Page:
Identifying Hot Spots of Tuberculosis in Nigeria Using an Early Warning Outbreak Recognition System: Retrospective Analysis of Implications for Active Case Finding Interventions

Chidubem Ogbudebe, Dohyo Jeong, Bethrand Odume, Ogoamaka Chukwuogo, Cyril Dim, Sani Useni, Okey Okuzu, Chenchita Malolan, Dohyeong Kim, Fiemu Nwariaku, Nkiru Nwokoye, Stephanie Gande, Debby Nongo, Rupert Eneogu, Temitayo Odusote, Salewa Oyelaran, Obioma Chijioke-Akaniro, Nrip Nihalani, Chukwuma Anyaike, Mustapha Gidado

Research output: Contribution to journalArticlepeer-review


BACKGROUND: Undiagnosed tuberculosis (TB) cases are the major challenge to TB control in Nigeria. An early warning outbreak recognition system (EWORS) is a system that is primarily used to detect infectious disease outbreaks; this system can be used as a case-based geospatial tool for the real-time identification of hot spot areas with clusters of TB patients. TB screening targeted at such hot spots should yield more TB cases than screening targeted at non-hot spots. OBJECTIVE: We aimed to demonstrate the effectiveness of an EWORS for TB hot spot mapping as a tool for detecting areas with increased TB case yields in high TB-burden states of Nigeria. METHODS: KNCV Tuberculosis Foundation Nigeria deployed an EWORS to 14 high-burden states in Nigeria. The system used an advanced surveillance mechanism to identify TB patients' residences in clusters, enabling it to predict areas with elevated disease spread (ie, hot spots) at the ward level. TB screening outreach using the World Health Organization 4-symptom screening method was conducted in 121 hot spot wards and 213 non-hot spot wards selected from the same communities. Presumptive cases identified were evaluated for TB using the GeneXpert instrument or chest X-ray. Confirmed TB cases from both areas were linked to treatment. Data from the hot spot and non-hot spot wards were analyzed retrospectively for this study. RESULTS: During the 16-month intervention, a total of 1,962,042 persons (n=734,384, 37.4% male, n=1,227,658, 62.6% female) and 2,025,286 persons (n=701,103, 34.6% male, n=1,324,183, 65.4% female) participated in the community TB screening outreaches in the hot spot and non-hot spot areas, respectively. Presumptive cases among all patients screened were 268,264 (N=3,987,328, 6.7%) and confirmed TB cases were 22,618 (N=222,270, 10.1%). The number needed to screen to diagnose a TB case in the hot spot and non-hot spot areas was 146 and 193 per 10,000 people, respectively. CONCLUSIONS: Active TB case finding in EWORS-mapped hot spot areas yielded higher TB cases than the non-hot spot areas in the 14 high-burden states of Nigeria. With the application of EWORS, the precision of diagnosing TB among presumptive cases increased from 0.077 to 0.103, and the number of presumptive cases needed to diagnose a TB case decreased from 14.047 to 10.255 per 10,000 people.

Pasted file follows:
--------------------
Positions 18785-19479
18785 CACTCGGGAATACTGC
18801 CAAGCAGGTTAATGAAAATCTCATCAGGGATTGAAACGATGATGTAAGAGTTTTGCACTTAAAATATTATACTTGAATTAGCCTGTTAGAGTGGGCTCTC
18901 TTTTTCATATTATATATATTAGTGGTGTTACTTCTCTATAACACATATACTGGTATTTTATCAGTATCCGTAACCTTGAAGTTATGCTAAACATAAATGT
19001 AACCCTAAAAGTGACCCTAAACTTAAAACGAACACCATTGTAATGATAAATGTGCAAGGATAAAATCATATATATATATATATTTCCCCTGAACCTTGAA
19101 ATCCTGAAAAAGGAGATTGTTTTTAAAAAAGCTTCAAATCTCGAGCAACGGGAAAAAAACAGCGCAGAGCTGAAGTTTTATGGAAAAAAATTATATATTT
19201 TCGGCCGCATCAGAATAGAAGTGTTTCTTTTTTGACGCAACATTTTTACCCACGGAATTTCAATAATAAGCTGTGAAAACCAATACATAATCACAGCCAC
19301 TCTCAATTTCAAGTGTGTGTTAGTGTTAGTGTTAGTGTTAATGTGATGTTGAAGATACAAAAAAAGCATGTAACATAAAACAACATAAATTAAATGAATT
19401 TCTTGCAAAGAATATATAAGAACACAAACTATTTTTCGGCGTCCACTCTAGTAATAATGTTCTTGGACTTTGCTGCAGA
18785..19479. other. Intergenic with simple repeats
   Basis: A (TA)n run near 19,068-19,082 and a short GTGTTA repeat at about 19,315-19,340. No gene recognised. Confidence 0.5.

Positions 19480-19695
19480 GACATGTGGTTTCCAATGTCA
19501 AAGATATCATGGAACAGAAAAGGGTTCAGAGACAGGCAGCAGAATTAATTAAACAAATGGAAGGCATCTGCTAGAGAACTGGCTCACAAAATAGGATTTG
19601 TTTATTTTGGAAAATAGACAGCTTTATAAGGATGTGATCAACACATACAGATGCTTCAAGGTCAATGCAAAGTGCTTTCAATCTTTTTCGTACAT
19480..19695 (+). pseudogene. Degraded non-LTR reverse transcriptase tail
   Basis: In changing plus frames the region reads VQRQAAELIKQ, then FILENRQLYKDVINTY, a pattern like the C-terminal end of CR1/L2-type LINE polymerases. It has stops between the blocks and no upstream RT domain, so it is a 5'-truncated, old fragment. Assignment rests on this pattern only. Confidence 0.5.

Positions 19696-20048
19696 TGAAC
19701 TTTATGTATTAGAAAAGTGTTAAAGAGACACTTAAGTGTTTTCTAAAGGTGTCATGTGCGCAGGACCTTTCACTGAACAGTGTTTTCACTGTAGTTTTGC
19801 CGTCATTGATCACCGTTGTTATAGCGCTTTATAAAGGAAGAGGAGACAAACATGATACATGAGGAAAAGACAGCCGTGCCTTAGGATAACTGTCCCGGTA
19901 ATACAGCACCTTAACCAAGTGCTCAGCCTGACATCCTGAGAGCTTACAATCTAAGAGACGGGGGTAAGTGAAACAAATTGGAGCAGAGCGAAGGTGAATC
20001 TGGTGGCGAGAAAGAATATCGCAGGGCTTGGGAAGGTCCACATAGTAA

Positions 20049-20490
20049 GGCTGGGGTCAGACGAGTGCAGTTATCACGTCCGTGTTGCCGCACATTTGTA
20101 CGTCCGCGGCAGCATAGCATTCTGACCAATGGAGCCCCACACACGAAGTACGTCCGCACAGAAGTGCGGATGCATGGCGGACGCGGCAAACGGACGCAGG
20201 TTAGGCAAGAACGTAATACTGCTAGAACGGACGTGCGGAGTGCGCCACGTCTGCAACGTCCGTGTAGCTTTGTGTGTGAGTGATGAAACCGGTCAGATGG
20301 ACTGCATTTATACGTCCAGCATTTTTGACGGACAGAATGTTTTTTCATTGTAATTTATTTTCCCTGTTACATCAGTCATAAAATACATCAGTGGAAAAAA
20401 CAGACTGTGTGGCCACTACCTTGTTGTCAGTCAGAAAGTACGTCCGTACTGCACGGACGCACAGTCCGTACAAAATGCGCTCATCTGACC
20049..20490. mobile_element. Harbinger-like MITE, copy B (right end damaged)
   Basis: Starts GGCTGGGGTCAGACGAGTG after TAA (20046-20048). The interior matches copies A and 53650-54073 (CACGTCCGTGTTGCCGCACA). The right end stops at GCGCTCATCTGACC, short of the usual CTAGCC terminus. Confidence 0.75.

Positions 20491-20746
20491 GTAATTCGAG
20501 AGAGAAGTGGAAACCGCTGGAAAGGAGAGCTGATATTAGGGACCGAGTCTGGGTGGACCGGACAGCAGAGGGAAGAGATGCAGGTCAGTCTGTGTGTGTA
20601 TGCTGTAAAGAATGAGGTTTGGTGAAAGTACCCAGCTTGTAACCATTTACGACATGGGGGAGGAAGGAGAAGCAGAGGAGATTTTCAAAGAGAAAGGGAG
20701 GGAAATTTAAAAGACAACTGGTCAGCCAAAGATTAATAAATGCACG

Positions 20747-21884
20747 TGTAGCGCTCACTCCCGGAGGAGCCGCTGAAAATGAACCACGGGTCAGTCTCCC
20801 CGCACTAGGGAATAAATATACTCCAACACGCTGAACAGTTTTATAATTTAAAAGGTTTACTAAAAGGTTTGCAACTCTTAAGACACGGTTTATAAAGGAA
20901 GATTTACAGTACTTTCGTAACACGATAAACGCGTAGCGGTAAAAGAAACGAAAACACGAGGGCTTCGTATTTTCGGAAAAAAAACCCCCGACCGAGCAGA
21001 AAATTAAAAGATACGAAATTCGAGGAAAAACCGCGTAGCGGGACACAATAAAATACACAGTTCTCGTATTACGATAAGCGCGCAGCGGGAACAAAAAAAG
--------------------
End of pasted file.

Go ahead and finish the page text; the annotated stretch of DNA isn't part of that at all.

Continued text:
Original languageEnglish (US)
Pages (from-to)e40311
JournalJMIR Public Health and Surveillance
StatePublished - Feb 8 2023


  • active case
  • active case finding
  • case finding
  • cluster
  • communicable disease
  • disease spread
  • early warning
  • early warning outbreak recognition system
  • GeneXpert
  • hot spot
  • infection spread
  • infectious disease
  • mapping
  • outbreak
  • retrospective analysis
  • retrospective study
  • surveillance
  • TB
  • tuberculosis
  • WHO-four-symptom screen

ASJC Scopus subject areas

  • Health Informatics
  • Public Health, Environmental and Occupational Health


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